To describe most of these squares would imply a vast amount of vain repetition. Few have anything original either in design or planting. The majority have elms and planes mixed with ailanthus, while aucubas, euonymous, and straggling privet form the staple product of the encircling borders, with a pleasant admixture of lilac and laburnum, and generally a good supply of iris facing the gravel pathway. A few annuals and bedding-out plants brighten the borders in summer, and some can boast of one or two ferns. Occasionally the luxury of a summer-house is indulged in, and here and there a weeping ash has been ventured upon by way of shelter; a secluded walk or seat is practically unknown. The older gardens have some large trees, and the turf in all of them is good, and when it is with "daisies pied" it forms the chief delight of the children who play there. It may be that the distance of Netting Hill Gate from the smoke of the East End has encouraged more enterprise in gardening; certainly the result of the planting in Ladbroke Square is satisfactory. Several healthy young oaks are growing up; and a fountain and small piece of formal gardening round it, on the highest point of the long, sloping lawn, is effective. In the older squares, such as Grosvenor Square, the bushes are high, and the openings so well arranged that the lawns in the centre are perfectly private, and hidden from the streets. In the less ancient ones, such as Eccleston and Warwick, Connaught and Montagu Squares, the long, narrow strip leaves little scope for variation.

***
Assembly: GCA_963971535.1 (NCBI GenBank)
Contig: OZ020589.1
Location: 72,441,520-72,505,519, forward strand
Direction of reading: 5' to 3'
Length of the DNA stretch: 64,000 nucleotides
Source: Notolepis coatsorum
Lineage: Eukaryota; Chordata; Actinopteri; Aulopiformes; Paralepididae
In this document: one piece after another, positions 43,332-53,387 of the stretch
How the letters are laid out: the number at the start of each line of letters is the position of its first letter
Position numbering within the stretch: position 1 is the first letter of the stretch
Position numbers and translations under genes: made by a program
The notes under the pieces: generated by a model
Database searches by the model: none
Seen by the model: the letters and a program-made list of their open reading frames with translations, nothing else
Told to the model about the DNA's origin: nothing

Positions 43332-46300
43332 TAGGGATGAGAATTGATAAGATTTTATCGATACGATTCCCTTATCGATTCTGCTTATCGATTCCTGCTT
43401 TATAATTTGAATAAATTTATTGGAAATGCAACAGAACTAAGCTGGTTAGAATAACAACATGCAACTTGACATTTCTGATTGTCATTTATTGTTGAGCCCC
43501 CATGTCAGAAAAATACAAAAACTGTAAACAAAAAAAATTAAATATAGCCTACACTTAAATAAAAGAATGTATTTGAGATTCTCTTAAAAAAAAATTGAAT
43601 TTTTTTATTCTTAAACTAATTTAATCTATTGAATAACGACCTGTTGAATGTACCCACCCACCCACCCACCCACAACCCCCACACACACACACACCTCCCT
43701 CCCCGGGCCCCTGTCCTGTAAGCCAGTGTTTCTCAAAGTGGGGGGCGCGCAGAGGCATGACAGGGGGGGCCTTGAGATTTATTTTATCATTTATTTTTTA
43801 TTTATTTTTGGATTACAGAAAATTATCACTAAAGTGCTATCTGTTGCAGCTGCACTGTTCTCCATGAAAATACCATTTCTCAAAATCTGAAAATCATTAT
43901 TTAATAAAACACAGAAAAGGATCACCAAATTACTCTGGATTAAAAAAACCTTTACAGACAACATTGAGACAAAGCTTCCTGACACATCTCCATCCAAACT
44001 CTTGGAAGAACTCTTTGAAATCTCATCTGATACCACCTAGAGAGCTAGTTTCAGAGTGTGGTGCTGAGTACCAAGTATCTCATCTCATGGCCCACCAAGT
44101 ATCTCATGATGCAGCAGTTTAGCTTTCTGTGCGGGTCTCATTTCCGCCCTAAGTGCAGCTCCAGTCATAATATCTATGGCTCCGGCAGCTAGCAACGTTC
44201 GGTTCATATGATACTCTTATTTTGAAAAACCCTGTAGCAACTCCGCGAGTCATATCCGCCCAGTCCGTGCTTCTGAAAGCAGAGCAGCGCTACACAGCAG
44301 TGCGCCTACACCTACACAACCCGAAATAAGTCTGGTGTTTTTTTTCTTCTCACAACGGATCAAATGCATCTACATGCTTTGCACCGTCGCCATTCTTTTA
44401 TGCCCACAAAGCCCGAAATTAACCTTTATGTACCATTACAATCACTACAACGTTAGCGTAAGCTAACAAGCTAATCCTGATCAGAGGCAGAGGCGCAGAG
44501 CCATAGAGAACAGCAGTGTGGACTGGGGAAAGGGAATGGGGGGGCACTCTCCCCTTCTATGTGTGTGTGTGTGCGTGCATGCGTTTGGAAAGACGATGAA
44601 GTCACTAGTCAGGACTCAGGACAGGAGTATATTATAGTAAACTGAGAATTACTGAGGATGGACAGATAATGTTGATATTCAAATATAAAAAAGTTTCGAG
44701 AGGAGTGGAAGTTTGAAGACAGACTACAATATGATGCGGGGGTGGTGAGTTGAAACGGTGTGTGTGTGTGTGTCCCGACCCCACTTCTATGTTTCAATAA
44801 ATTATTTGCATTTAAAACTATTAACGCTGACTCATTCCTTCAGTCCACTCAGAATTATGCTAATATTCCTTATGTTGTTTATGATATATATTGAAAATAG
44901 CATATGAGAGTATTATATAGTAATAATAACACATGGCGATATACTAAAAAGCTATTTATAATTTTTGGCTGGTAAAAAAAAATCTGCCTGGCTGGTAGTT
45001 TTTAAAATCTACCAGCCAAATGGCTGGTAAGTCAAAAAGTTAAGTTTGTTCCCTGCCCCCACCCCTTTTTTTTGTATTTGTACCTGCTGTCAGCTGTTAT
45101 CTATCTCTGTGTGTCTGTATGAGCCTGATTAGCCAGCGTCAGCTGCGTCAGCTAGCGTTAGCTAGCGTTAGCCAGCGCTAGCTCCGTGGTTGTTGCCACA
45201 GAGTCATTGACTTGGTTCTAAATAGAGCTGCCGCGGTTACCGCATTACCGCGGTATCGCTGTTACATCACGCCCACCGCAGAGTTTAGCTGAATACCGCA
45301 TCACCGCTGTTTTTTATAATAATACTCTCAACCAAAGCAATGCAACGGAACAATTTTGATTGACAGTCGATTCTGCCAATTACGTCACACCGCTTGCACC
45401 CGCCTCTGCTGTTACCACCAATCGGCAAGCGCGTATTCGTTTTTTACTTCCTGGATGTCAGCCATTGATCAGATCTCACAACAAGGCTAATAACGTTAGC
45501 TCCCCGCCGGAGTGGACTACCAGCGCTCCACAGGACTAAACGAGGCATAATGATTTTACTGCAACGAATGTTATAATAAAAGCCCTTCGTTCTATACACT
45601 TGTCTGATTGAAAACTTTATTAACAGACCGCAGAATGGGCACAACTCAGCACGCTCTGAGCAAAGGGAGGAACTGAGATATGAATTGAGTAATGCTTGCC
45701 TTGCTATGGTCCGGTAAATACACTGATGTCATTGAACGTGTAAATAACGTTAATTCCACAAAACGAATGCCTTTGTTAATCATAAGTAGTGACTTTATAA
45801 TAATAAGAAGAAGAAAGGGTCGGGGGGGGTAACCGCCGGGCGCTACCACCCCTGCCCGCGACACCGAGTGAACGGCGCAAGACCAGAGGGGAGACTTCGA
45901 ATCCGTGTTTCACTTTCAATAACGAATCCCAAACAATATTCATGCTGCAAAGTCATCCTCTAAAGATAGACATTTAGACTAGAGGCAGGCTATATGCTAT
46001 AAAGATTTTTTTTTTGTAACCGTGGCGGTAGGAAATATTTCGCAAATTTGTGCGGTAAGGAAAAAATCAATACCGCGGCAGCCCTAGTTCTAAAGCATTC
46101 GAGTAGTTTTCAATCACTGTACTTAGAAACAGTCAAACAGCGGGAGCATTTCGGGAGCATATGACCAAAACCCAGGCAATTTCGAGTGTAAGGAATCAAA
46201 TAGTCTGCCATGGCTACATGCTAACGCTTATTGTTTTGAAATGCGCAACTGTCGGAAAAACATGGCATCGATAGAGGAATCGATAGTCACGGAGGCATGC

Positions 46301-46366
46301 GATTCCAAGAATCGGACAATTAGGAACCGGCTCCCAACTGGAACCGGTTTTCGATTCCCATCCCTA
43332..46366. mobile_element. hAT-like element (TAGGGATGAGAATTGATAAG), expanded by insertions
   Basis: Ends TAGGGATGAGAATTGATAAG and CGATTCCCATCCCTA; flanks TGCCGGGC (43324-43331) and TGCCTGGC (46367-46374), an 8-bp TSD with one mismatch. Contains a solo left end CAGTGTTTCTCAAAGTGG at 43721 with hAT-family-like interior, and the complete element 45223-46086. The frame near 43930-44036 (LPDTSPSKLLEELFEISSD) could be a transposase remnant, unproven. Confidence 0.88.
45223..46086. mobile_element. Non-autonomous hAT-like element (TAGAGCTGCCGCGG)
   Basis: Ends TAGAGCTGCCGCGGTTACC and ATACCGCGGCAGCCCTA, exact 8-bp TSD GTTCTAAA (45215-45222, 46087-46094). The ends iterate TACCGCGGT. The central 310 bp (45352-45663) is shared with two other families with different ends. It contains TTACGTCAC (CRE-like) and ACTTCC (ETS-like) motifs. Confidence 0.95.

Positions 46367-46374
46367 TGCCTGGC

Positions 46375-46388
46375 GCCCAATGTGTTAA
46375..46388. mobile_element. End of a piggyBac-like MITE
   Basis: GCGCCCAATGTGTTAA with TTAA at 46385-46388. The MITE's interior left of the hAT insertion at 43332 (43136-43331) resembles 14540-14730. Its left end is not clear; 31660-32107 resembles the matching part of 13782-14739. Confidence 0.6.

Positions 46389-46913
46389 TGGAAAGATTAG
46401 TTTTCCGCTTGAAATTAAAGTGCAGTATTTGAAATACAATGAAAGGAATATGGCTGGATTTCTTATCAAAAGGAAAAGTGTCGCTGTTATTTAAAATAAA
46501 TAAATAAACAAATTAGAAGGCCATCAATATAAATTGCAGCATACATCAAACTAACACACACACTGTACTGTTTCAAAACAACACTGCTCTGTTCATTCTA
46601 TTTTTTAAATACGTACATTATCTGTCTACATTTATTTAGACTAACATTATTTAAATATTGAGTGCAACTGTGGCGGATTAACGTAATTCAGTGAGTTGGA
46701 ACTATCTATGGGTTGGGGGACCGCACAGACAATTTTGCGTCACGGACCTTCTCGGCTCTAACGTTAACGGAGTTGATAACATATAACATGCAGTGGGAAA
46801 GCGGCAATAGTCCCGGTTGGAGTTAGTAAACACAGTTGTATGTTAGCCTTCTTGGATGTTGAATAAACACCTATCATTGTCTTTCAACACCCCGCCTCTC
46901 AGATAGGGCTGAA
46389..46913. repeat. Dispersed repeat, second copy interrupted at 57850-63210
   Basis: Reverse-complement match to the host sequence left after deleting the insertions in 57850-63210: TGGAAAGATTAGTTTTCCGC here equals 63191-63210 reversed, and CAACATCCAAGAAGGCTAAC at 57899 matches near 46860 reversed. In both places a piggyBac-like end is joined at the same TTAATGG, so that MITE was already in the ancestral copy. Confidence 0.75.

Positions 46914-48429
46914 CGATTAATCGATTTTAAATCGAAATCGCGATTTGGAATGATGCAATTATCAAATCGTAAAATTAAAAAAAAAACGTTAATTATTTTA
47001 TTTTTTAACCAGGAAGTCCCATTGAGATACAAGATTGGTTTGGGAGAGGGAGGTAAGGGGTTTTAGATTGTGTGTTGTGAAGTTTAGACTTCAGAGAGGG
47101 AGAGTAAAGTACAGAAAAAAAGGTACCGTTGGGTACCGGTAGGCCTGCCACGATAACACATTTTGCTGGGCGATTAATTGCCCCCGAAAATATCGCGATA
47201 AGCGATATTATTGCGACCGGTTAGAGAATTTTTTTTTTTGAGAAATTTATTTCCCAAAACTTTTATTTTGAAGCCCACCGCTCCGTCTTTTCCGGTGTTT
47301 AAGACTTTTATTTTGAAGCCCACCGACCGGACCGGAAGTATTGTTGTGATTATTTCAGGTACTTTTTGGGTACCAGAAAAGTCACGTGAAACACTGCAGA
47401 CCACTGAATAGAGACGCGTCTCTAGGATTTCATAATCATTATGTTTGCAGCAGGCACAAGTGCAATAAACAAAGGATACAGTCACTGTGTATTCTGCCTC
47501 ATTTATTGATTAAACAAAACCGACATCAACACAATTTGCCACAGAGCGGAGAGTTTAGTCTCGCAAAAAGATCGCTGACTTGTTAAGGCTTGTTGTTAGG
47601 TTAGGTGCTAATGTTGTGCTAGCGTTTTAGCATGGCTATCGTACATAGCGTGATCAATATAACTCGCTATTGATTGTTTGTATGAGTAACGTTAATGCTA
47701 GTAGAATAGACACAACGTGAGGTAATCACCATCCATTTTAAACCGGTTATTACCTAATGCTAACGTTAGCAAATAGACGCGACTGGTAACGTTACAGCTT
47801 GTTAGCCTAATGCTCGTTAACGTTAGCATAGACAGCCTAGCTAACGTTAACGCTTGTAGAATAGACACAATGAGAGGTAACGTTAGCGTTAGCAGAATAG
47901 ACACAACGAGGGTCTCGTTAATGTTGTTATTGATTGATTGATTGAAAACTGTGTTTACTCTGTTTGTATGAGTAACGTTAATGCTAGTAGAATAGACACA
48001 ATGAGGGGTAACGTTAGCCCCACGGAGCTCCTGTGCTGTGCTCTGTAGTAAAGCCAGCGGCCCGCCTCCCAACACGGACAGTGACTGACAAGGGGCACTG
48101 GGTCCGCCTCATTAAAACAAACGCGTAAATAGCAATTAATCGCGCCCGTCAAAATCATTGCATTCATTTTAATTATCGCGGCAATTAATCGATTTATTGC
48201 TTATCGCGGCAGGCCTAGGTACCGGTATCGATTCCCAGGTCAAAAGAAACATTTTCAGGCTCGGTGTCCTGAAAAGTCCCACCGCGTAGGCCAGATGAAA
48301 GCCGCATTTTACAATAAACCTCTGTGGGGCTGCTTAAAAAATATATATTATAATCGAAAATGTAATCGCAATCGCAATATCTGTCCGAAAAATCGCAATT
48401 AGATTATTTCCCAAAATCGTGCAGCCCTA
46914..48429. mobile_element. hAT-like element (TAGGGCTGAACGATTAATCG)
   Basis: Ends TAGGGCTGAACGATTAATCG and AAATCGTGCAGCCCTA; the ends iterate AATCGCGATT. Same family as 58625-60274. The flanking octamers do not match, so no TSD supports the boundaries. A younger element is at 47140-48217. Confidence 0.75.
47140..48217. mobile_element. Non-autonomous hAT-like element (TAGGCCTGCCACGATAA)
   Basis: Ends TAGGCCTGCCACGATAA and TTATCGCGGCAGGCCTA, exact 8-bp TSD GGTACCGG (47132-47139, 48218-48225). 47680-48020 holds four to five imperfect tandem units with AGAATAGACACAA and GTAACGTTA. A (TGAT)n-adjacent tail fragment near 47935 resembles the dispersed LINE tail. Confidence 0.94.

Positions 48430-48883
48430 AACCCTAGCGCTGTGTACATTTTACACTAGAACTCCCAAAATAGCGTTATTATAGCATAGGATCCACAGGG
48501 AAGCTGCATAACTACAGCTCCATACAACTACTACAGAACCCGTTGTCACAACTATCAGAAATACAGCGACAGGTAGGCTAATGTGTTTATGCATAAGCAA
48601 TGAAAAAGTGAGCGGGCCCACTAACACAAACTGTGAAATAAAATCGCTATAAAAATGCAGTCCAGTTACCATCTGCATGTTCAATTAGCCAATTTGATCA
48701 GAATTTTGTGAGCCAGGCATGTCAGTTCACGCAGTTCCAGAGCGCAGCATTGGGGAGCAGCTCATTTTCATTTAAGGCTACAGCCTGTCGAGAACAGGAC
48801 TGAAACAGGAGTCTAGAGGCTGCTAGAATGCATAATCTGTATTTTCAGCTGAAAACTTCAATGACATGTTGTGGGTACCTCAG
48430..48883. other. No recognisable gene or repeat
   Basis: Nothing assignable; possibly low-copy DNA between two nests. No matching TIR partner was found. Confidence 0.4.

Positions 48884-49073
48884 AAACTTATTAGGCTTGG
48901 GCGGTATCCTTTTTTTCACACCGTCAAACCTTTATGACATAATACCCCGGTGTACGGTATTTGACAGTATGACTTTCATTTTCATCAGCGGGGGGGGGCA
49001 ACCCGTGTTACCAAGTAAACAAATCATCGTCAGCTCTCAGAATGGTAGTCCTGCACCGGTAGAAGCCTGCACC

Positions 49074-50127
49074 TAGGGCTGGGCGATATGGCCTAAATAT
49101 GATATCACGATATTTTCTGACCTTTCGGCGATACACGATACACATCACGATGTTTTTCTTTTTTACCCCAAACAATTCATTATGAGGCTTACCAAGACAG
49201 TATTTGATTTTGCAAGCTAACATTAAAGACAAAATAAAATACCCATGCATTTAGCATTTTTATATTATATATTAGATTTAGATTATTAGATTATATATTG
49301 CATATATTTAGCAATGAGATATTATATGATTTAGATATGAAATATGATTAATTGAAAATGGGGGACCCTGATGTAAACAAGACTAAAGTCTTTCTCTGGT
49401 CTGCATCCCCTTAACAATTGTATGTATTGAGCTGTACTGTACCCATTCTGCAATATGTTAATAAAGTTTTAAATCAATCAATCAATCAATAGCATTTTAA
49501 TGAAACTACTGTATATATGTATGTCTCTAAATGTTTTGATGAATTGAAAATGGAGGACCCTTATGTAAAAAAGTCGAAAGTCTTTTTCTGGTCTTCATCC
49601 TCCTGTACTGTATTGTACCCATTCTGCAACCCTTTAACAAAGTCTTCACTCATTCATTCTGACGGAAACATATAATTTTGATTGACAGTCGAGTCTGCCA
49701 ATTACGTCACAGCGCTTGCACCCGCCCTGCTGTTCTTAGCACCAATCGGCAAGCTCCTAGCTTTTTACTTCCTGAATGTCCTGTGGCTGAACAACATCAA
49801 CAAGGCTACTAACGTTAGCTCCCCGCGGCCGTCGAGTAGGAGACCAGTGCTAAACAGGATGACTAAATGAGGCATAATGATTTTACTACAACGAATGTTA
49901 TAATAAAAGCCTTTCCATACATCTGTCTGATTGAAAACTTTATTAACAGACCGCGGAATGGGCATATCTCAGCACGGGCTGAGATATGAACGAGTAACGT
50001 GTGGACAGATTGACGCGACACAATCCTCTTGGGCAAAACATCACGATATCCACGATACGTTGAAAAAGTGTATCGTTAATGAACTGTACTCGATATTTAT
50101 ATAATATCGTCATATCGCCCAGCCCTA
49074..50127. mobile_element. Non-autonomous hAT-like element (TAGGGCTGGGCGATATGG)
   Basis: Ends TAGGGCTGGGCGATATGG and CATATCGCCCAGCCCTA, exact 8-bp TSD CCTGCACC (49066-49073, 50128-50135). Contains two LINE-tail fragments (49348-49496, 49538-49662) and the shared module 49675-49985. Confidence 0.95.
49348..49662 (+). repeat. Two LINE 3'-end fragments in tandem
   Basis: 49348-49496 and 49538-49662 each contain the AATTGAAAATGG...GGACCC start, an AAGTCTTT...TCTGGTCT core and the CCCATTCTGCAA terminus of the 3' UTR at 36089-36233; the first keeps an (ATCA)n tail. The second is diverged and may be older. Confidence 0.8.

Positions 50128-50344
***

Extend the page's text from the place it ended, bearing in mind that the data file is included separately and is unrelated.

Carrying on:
An innovation of the usual square is to be seen in Duke Street, Grosvenor Square. This small square, which was laid out as a garden with sheltered seats, was made when the new red-brick dwellings replaced the smaller and more crowded houses. The middle is now the distributing centre of an electric power-station, but the roof is low and flat, and has been successfully transformed into a formal garden, with trees in tubs and boxes of flowers.